March marches on

Post 13/2021 Friday 26 March . . . A twinge of unease underlies my feelings of delight as I walk among the first signs of spring. It’s a slight twinge, alongside my delight in bird song. First flowers. Buds. Balmy temperatures. The grand awakening of the out-of-doors. Freedom, again, to have company indoors. Friends Dean and Gwen came for dinner, the first company in ages, bringing a bouquet of tulips and daffodils. How filled with wonder is the world.

My unease is harder to define. It has little to do with the short-lives of spring flowers, seasonal transitions, the march of time. Nor has it to do mainly with what we take for normal at the moment–unpredictable weather; environmental issues; the lurking dangers of Covid-19; though I do pay attention to them all.

Concerning Covid-19, even with more people getting vaccinated, the virus is still a pandemic, a life form that covers every corner of the globe. In ways yet to be seen, we’re told that our way of life Before Covid-19 will not return. We are left to figure out what life will be like After Covid, BC to AC. As a youngster would say, “Isn’t it exciting!” Thank God for the voices of children and youth.

We’ll get to something akin to normal when more people worldwide are vaccinated. It is exciting that we have vaccines in hand less than a year after the virus outbreak. Michael Martin, in Microsoft News (March 25), quotes Dr Jennifer Nuzzo, senior scholar at Johns Hopkins Center for Health Security: “Vaccines are incredibly important, and they’re going to pave the path to normalcy for us.” She underscores the need for continued vigilance in following health protocols and for all countries to have access to the vaccines.

The Cardinal, Indiana’s state bird, rests at ease high atop a utility pole.

Maybe my sense of unease is really just a funky moment. For instance, I went more than a week without a watch. It needed a battery. Got that changed on Monday. It probably also stemmed from the demise of our long-lived combination coffee maker-grinder. Are not those trusty brew masters meant to last a lifetime? Even as I write, I smile, already edging away from unease. We’re in no hurry to replace our coffee maker. The French Press will do for now.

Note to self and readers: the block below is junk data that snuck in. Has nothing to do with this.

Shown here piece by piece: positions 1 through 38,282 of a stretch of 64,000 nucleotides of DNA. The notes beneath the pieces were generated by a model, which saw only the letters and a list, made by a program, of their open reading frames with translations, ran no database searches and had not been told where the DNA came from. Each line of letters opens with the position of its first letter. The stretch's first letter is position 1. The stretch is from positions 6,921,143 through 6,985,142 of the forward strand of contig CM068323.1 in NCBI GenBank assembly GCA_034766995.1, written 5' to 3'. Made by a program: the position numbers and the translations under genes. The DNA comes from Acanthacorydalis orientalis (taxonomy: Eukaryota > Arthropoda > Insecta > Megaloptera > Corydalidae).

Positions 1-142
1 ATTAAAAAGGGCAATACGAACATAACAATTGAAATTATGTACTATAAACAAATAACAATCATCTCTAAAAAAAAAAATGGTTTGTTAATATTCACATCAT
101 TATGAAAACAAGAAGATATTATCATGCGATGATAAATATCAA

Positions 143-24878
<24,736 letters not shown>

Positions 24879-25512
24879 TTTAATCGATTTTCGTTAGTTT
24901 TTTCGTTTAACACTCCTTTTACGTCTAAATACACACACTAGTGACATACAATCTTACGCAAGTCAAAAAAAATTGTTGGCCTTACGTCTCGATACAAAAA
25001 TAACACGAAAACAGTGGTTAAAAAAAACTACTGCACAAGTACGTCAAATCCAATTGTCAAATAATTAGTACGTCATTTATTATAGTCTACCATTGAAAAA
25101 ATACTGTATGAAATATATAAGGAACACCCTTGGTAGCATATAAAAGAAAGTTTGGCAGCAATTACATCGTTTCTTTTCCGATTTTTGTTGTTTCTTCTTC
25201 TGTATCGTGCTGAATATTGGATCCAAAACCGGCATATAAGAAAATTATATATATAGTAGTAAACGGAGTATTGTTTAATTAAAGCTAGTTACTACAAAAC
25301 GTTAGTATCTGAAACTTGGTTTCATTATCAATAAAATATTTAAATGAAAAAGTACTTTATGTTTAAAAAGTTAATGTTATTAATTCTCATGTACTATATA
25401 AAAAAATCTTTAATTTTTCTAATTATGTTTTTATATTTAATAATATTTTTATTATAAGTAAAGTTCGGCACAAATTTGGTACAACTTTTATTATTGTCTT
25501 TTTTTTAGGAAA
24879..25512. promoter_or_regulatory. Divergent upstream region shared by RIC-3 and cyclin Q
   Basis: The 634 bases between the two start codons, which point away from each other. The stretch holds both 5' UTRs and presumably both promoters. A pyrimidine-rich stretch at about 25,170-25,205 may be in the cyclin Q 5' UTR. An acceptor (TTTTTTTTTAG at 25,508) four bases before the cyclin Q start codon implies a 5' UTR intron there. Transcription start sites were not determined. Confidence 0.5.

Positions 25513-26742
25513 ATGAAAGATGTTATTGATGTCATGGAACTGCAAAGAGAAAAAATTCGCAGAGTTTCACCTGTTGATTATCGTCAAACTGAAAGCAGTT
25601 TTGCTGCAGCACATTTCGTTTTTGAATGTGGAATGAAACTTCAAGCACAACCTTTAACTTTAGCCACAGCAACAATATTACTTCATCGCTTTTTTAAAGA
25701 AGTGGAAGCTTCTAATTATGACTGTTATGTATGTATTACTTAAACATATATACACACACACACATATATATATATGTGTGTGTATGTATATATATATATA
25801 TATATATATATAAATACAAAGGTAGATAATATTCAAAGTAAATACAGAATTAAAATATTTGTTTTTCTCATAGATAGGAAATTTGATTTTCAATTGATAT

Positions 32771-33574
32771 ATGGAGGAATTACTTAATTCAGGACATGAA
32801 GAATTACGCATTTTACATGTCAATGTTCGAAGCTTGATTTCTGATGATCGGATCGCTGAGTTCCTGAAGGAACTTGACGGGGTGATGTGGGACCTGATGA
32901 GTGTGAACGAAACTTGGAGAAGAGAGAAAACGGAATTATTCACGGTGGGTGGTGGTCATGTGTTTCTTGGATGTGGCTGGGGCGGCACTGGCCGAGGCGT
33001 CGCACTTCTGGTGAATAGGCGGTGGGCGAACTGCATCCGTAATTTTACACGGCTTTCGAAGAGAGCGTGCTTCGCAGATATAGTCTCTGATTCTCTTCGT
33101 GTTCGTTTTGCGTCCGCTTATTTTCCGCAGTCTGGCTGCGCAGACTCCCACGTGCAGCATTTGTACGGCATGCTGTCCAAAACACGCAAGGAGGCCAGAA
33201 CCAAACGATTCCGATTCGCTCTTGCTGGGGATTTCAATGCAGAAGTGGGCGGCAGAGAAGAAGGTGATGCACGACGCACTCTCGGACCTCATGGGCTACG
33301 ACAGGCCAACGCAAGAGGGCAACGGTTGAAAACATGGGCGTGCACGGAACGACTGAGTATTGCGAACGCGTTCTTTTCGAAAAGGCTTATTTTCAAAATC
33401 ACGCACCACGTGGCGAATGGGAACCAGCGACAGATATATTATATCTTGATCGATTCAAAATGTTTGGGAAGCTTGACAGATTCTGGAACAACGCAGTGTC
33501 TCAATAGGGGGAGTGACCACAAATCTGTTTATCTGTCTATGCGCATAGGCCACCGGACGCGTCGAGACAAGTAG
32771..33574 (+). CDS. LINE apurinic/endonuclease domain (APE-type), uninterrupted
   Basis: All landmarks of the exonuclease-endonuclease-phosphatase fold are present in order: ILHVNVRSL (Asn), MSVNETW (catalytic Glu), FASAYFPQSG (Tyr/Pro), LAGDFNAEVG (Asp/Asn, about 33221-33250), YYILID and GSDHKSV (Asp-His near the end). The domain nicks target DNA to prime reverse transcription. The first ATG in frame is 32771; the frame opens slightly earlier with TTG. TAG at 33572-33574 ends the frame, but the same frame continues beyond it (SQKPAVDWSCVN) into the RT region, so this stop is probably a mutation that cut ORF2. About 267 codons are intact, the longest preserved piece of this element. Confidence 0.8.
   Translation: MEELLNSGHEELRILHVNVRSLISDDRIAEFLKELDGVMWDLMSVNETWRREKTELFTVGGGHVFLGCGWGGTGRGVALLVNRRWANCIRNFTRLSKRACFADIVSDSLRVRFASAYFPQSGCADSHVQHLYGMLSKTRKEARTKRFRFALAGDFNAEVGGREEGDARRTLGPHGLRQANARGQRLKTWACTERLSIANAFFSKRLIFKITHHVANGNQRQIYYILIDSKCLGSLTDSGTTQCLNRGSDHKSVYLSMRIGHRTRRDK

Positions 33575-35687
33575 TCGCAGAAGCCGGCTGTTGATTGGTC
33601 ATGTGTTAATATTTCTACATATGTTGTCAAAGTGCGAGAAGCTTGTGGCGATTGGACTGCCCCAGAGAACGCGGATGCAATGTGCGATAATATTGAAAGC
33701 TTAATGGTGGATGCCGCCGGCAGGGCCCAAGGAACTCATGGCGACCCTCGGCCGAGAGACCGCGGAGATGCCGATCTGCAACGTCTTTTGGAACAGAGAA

We’ll be back to some familiar “normalcy,” but something more, too, given new awareness, stirrings and initiatives being applied to the pressing issues at the forefront of today’s world. We’re on the way to a renewed, indeed, a new, exciting, future for all. My sensations of delight, then, massively override the, even rightful, twinge of unease. As a person of Christian faith, I say, Amen!

In sum, I’ll add another antiphon to those included in last week’s blog. In the reflective nature of Lent, here is my early step toward Holy Week and Easter Sunday.

O Gate

Clang of latch on entering

Hywyn’s consecrated burial ground

signals quiet beyond

the borderland;

in peal of celestial bells:

announce resurrection

gates open wide.

Heralds of spring around Goshen

Daffodils emerge from winter beds around the Greencroft Goshen campus . . .
. . . trumpeting another season of break-out beauty.
A Red-winged blackbird, on serenade call.
A Tree swallow, returned to it’s nesting box.
I’ve seen rutted alleyways, but seldom one with a warning sign. We dipped through on our way home from the library. Farther on, children on the playground at Chandler Elementary School waved and called out greetings to us as we walked past. Sweet.
A controlled burn of one of Goshen College’s native landscaping areas.
I’m almost certain the animal is a muskrat. Or otter? An otter would not have ears sticking up as other shots show. The Red-winged blackbird turned its back on all the drama. The setting is a small marsh that’s part of a medical offices complex just across the street east of the Greencroft campus.
Two Red-winged blackbirds in a tree, a tree brilliant with buds.

The ever-lovin’ ruralness of Northern Indiana, LaGrange County

Sundown on Oliver Lake, largest lake in LaGrange County, with channels to no-wake Olin Lake and Martin Lake.
Goats, what breed I do not know. Audrey and Ken, fill me in.
A quick photo as we drive past at maybe 45 mph, plenty fast enough on rural roads.
A four-hitch team plows or cultivates a field at the direction of an Amish farmer.

The ever-lovin’ ruralness of northern Indiana, Noble county

Someday I’ll find out the story of this jug in a field along US 6, west of Kendallville. Given the tower, it may have been a water tank filled by a windmill.
Iglesia Cristiana, CRISTO MI ROCA, northwest of Kendallville.
Environmental restoration area on a former farm next to the Gene Stratton-Porter historical home near Rome City.
I missed getting the text from the other side. Some of my photos are taken from the passenger’s side as we travel at 40-50 miles-per-hour on back roads, but not this one. We were at a STOP sign. Full stop.

Bravo seasons!


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